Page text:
GLASTONBURY FESTIVAL organisers had to rip out a security gate across a river running through the site last week to ease flooding caused by intense rainfall.
Steel mesh gates had been installed across the river Whitelake to stop gatecrashers getting into the festival last weekend.
'People used to get in by walking along the river, so we fitted two portcullises under one of the bridges near the perimeter fence, ' said Glastonbury infrastructure manager Bob St Barbe.
The 6m long by 3m high steel mesh gates were welded to brackets on the underside of Oaks Bridge (see map) and had 150mm square openings.
'But it still managed to keep the water back because of all the debris building up, ' said St Barbe.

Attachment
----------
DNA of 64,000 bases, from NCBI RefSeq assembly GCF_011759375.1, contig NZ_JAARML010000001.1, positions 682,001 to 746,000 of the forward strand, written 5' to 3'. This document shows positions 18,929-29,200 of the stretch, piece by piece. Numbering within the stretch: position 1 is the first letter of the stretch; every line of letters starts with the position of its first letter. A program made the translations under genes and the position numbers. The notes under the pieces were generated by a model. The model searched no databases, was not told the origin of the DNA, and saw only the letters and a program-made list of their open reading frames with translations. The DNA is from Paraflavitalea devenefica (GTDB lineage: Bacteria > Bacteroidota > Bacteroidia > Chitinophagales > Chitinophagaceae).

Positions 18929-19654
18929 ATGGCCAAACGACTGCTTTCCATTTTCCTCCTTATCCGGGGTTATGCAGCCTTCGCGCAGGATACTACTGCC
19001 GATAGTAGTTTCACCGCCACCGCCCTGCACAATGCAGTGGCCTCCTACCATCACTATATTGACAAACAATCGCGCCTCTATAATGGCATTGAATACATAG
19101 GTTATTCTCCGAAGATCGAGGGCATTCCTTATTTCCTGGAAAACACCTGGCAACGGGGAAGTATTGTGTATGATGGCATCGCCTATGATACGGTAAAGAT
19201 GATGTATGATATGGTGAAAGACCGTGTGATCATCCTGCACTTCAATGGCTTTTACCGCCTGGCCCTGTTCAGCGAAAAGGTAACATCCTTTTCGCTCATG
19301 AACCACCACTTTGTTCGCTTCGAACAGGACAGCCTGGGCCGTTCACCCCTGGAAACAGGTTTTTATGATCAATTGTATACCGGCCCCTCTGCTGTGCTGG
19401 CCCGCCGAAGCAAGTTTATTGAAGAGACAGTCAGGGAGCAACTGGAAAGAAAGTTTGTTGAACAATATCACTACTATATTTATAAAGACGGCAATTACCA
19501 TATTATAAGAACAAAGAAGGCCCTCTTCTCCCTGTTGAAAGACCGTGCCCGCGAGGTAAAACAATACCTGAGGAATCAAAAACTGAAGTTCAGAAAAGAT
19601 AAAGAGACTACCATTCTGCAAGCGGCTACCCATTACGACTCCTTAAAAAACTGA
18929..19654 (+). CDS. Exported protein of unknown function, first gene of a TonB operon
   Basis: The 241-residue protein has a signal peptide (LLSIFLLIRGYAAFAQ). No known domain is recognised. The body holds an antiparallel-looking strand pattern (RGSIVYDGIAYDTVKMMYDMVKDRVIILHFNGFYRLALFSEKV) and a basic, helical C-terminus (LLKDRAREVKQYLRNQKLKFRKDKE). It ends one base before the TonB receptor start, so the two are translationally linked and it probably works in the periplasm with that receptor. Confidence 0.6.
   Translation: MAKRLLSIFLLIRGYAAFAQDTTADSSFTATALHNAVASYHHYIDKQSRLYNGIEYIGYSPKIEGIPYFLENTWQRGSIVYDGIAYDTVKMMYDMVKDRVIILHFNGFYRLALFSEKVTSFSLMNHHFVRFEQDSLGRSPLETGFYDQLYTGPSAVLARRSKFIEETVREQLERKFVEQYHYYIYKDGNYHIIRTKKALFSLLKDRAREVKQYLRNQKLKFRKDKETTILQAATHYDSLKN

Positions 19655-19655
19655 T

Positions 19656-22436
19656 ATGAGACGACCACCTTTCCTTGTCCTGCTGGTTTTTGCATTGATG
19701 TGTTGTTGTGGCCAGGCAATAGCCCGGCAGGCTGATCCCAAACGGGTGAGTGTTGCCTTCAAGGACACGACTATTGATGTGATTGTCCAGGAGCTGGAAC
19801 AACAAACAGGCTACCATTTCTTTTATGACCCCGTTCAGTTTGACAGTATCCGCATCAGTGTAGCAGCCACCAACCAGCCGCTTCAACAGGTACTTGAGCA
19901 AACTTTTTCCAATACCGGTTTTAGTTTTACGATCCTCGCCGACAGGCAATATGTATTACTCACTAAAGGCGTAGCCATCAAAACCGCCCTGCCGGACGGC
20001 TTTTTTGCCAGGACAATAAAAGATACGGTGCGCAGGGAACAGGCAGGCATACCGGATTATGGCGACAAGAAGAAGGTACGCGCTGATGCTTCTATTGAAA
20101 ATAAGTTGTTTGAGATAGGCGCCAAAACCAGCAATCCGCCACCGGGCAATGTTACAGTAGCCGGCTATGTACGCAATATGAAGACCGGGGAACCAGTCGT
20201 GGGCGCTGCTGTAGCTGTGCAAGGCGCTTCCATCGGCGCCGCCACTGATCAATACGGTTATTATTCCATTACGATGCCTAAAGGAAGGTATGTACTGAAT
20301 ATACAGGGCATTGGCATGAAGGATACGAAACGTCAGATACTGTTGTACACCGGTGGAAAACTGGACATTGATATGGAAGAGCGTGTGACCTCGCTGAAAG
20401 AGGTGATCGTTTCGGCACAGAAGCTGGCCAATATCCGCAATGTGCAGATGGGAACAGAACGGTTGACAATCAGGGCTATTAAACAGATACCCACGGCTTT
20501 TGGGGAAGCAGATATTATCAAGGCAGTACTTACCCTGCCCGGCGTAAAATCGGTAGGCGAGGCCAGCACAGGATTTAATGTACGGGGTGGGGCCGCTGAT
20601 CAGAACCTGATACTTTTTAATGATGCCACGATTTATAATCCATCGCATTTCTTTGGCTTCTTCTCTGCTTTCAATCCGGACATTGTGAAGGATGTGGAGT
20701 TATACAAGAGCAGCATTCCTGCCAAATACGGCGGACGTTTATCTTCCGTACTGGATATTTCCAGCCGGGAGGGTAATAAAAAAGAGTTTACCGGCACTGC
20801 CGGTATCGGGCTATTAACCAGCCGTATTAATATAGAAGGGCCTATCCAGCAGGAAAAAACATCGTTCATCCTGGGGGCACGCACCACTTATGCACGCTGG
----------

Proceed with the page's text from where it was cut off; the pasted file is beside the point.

When the rain stopped, chains attached to an excavator were used to rip the gates out. Pumps then lowered the water level.
Over 100mm of rain fell in four hours at Glastonbury on Friday morning causing the river to burst its banks.
Naturally boggy grazing land south of a disused railway track which crosses the site turned into a mud bath as the embankment trapped rain running off sloping grazing land.
Flood waters rose to over 2.5m in the worst hit areas submerging over 200 tents plus temporary toilet blocks.
Before the festival returns to Glastonbury in 2007, St Barbe hopes to install sliding steel gates beneath Oaks Bridge and build a pedestrian underpass through the railway embankment to allow water to drain away.